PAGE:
The Choice between Open Government versus Government Decision Making by a Handful of Elite Powerbrokers
We Big Island citizens are challenging the status quo. We are challenging the Hilo-side powerbrokers lead by Council Chair J Yoshimoto with the help of his freshman associate Council members and assistant Clerk Goodenow. We are challenging Yoshimoto’s ability to control our county by way of clandestine meetings and vote canvassing. If we are not able to make these folks accountable for their actions, don’t complain if these practices continue, but in a less flagrant more secretive manner.
The residents of this county are at a turning point. We face a choice between allowing the good ol’ boy “behind closed door” style of politics to continue unabated versus insisting on adherence to the Open Meeting- public participation model of government decision-making. It is the Council Chair who has the authority and the power to allow or not allow secretive decision-making to be part of this legislative process. Our Council Chair Yoshimoto allowed and participated in these clandestine exchanges of the recent “coup” to oust several other council members from their leadership positions. However, according to Chair Yoshimoto we citizens should “move on” because he believes allowing the Council members the opportunity to admit to their private contacts with other Council members absolves them of any potential Sunshine Law violation. Bottom line: if Yoshimoto is allowed to continue as Chairman, are we not asking for, or at least accepting, more of the same?
Richard Pratt and Zachary Smith in their book “Hawaii Politics and Government “(University of Nebraska Press 2000) speak of the dominance of the “ good ‘ol boy” dominated rule in Hawaii. They see the current choice as one between greater institutional openness versus continuing the status quo of government decision-making based on privileged insider relationships. To advance towards a more open and democratic society they stress insistence on transparency of process and the expansion of opportunities for civic participation. They explain:
“ Residents must see themselves as participants, and government must
welcome their involvement. Neither of these qualities is likely to be supported
by the political culture of the rural Big Island . . . .”
[Chapter “Local Government, Hawaii Style” page 230]
If we are to prevent this type of conduct from reoccurring, it is critical those who knowingly engaged in intentional violations of the Sunshine Law are subjected to appropriate penalties. And second, as suggested by Pratt and Smith we must think about ways to create more “public space” in our individual lives. As explained by Pratt and Smith:
The public spaces in the average person’s life – the time and energy available to share
concern outside of work and family – must be enlarged if Hawai’i’s future is to be made
of vibrant communities and involved citizens. Without such an expansion, these efforts
will be left to a circumscribed group of the financially successful and retired, or those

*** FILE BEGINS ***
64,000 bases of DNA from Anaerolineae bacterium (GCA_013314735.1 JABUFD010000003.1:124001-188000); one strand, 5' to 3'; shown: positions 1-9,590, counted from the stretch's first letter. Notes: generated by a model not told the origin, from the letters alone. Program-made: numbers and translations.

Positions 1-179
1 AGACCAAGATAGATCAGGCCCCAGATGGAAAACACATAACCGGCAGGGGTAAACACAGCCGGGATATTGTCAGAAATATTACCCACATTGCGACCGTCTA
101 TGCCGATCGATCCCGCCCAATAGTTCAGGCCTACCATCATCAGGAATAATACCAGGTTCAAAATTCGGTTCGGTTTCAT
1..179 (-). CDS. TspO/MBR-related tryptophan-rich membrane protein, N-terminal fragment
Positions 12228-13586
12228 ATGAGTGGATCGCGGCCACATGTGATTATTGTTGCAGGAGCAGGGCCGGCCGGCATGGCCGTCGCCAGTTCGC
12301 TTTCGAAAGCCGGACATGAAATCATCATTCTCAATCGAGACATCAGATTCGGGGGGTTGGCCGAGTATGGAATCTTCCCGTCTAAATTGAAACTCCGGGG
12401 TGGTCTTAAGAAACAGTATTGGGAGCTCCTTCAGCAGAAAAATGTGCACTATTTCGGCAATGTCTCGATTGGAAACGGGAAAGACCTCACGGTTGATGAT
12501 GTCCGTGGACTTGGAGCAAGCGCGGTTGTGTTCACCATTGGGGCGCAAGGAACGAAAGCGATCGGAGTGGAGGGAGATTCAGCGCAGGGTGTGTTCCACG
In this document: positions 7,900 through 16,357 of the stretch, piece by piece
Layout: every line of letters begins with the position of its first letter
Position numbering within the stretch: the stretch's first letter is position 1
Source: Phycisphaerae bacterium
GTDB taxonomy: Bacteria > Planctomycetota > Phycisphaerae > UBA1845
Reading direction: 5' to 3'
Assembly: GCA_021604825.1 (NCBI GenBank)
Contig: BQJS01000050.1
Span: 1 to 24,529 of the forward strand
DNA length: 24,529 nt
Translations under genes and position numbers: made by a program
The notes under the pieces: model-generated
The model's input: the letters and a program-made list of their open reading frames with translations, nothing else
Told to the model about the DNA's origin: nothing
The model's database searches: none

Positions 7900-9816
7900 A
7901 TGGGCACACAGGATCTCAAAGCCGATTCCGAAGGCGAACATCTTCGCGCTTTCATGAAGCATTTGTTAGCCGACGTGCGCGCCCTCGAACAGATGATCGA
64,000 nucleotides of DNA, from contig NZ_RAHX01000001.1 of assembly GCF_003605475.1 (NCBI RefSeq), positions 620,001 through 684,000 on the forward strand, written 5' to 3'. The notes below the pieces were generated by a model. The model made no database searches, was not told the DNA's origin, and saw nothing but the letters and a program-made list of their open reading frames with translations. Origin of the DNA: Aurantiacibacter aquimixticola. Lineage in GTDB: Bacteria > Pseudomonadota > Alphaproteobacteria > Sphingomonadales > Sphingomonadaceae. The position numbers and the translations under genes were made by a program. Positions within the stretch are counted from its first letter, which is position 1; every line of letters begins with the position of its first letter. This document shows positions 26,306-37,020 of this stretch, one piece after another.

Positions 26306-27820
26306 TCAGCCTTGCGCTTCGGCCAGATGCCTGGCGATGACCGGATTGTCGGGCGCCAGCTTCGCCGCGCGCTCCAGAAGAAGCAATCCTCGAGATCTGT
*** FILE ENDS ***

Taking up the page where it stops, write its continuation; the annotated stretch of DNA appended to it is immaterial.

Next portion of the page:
employed to lobby for particular interests, far too small a portion of the population to
meet a definition of community.”
[Chapter “Images of the Future of Paradise” pages 261-262]
The point here is that we need to insist on open government meetings that are accessible to a significant segment of the population. Today, given the challenges of merely surviving economically, it is difficult for most everyone to attend the Council’s meetings or even to catch one of the several rebroadcasts of the meeting on pubic TV. One idea that has been suggested is to insist on live stream broadcasting of County Council meetings and its committee meetings. Doing so would allow for timely involvement by those who can not attend the meetings. Additionally the County website could provide “library links” to watch previous broadcasts. But frankly if we can’t prevent decision-making by way of “behind closed door” meetings, what’s the point of even having a “Sunshine Law”?
In moving forward, one must keep in mind that those in government who have been party to this status quo “good ‘ol boy” process are simply part of an established culture, and that eliminating this paternalistic mindscape of “we the elite powerbrokers know what’s best” is in essence a cultural revolution.
Whether or not we succeed at making these folks accountable for their actions is uncertain. But, no matter, an open government that encourages public participation should remain our goal. This goal is cogently stated in the Sunshine Law’s “Declaration of policy and intent”:
In a democracy, the people are vested with the ultimate
decision-making power. Governmental agencies exist to
aid the people in the formation and conduct of public policy.
Opening up the governmental processes to public scrutiny and
participation in the only viable and reasonable method of
protecting the public’s interest. Therefore, the legislature declares
that it is the policy of this State that the formation and conduct of
public policy – the discussions, deliberations, decisions, and
action of governmental agencies – shall be conducted as openly as
HRS §92 “Public Agency Meetings and Records” Part 1 “Meetings”
subsection 92-1 “Declaration of policy and intent”
^A melodious thrush and some other residents from Waimea